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citizens assembly

'If cattle were dying, not humans, there would be action': Citizens' assembly on drugs delayed

The delay until 2023 will cost lives, Labour TD Aodhán Ó Ríordáin said.

LAST UPDATE | 21 Feb 2022

A DELAY IN holding a citizens’ assembly on drug use in Ireland will cost lives, a former drugs minister has warned.

The assembly was expected to take place this year but has been pushed back until 2023, The Journal has confirmed.

Reacting to the news, Labour TD Aodhán Ó Ríordáin, who previously served as drugs minister, said he is “stunned” by the delay and has “lost all patience and confidence in” current minister Frank Feighan.

“This is beyond frustrating. People are dying, apparently their lives aren’t worth enough to act. If cattle were dying at the same rate as people are dying from drug overdoses, there would have been a citizens’ assembly on it yesterday.

“This delay shows the lack of urgency, the lack of care, the lack of compassion of the Government. If Dublin doesn’t have a directly elected mayor in five years, no one will die. This delay is costing lives. It is a disgusting disgrace,” Ó Ríordáin told The Journal.

Ireland has one of the highest rates of drug-related overdose rates in Europe, with hundreds of people dying every year.

Campaigners recently expressed frustration that other topics for citizens’ assemblies were given the green light to take place ahead of the assembly on drug use.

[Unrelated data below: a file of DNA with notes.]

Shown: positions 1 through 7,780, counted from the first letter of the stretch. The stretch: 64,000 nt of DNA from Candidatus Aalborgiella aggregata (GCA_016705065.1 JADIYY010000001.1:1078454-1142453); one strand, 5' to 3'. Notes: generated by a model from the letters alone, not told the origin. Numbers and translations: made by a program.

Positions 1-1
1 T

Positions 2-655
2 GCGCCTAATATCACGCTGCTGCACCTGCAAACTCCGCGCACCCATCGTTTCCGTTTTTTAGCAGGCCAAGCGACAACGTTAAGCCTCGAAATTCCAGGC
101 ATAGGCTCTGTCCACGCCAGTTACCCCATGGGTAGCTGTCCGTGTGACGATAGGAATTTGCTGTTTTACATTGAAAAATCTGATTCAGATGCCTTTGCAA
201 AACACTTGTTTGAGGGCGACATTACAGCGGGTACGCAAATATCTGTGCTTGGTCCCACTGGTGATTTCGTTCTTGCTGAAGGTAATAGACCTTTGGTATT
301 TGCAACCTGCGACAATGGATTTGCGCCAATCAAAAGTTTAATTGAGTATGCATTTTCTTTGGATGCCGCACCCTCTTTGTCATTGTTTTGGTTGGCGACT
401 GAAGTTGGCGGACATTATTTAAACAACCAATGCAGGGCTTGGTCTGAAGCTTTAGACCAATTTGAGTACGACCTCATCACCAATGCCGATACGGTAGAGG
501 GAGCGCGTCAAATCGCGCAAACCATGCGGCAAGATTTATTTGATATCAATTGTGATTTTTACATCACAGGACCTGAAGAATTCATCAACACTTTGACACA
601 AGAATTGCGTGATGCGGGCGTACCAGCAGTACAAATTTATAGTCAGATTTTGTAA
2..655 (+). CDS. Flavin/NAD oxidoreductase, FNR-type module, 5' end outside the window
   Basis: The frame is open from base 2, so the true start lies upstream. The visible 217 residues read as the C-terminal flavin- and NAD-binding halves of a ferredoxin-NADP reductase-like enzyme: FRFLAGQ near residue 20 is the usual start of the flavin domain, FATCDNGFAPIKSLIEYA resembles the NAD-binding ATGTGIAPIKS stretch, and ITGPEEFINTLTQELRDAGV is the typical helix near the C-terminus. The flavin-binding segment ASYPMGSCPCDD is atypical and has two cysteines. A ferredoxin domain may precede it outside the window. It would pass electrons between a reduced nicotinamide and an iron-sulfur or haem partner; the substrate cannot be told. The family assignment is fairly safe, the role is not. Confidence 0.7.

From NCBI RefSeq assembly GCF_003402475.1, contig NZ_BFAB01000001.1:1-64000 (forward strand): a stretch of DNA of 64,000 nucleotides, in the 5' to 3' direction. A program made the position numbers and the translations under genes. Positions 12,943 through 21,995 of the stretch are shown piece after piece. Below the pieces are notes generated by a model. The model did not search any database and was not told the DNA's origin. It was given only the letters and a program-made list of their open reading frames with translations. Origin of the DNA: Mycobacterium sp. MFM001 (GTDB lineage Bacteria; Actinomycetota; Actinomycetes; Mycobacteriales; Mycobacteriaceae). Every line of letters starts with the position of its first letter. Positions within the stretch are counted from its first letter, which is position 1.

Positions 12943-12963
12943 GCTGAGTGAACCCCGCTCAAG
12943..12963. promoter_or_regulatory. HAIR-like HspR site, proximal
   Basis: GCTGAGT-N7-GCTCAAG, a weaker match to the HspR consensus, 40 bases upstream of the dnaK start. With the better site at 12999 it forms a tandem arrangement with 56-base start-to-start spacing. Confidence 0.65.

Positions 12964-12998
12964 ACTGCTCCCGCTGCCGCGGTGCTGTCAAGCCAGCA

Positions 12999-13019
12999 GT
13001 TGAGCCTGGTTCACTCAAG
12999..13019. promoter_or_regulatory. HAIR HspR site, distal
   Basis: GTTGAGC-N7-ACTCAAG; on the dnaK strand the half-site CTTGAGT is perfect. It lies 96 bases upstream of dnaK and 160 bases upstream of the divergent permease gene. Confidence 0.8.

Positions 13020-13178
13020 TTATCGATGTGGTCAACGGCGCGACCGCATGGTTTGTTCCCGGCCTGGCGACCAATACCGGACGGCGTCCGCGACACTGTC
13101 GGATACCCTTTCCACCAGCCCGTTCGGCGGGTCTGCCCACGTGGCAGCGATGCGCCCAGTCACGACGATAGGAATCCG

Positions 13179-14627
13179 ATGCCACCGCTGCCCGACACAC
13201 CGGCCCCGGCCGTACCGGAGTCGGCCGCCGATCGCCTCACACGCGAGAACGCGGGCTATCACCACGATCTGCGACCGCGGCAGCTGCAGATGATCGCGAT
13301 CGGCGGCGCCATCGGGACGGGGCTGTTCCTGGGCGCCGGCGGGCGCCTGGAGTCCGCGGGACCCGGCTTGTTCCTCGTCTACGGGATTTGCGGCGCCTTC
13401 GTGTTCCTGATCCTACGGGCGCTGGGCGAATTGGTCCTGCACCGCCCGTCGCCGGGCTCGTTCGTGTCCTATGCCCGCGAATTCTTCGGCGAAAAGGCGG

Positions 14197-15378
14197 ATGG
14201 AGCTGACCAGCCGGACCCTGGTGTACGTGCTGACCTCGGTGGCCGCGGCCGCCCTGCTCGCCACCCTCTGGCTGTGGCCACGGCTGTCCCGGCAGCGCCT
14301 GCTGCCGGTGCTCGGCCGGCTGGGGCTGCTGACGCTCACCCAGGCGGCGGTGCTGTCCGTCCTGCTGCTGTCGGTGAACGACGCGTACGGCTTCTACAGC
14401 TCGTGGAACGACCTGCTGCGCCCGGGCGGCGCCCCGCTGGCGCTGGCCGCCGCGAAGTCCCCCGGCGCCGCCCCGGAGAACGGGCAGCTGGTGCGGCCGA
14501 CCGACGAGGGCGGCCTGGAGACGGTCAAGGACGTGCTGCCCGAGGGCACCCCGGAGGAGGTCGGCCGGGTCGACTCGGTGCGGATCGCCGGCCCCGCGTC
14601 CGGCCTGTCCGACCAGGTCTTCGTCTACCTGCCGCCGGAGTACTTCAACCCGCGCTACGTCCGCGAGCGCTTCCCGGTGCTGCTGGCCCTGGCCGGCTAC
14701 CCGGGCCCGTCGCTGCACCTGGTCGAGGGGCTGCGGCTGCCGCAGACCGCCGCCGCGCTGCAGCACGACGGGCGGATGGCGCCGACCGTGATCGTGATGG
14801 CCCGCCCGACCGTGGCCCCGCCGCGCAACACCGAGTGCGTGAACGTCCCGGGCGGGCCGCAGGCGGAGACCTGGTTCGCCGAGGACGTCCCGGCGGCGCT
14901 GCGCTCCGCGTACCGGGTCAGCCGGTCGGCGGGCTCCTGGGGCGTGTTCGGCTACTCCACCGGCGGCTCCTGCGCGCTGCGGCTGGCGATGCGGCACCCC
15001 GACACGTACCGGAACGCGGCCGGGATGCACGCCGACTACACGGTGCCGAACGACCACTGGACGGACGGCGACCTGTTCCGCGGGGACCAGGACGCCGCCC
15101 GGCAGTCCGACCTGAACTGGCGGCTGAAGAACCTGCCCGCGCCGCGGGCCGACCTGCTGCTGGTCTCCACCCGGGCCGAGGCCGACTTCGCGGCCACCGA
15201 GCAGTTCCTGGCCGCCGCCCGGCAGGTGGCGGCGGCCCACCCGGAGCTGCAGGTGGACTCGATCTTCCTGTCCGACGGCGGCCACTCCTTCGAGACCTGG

Earlier this month Cabinet signed off on two other citizens’ assemblies that are expected to take place this year, focusing on the State’s response to biodiversity and the type of directly elected mayor and local government structures which best suit Dublin.

These two assemblies will run concurrently and host their inaugural meetings in April.

Despite this, it was still hoped that the assembly on drugs might still happen later this year – with the Taoiseach indicating in the Dáil on 9 February that this was still the desired timeline.

Drugs Minister Frank Feighan today confirmed that the assembly on drug use will not happen in 2022.

“I welcome the clarity on the timeframe for the citizens’ assembly on drug use from the Government leaders. I look forward to the citizens’ assembly taking place in 2023, once the other assemblies are completed,” he noted in a statement.

“I am very positive about the potential contribution of the citizens assembly to the Government’s health-led approach to drugs.”

The minister added that he wants the CA to focus on two issues in particular, namely:

  • how can we better meet the health needs of people who use drugs?
  • how can we minimise the harmful impact of drugs on children, families and communities?

“I would like to see an international component to the citizens assembly, so that we can share good practice from the British Ireland Council work sector on drugs (which I chair) and the EU drugs strategy and action plan, which Ireland strongly supports,” Feighan added.

‘I went down on my knees to beg him’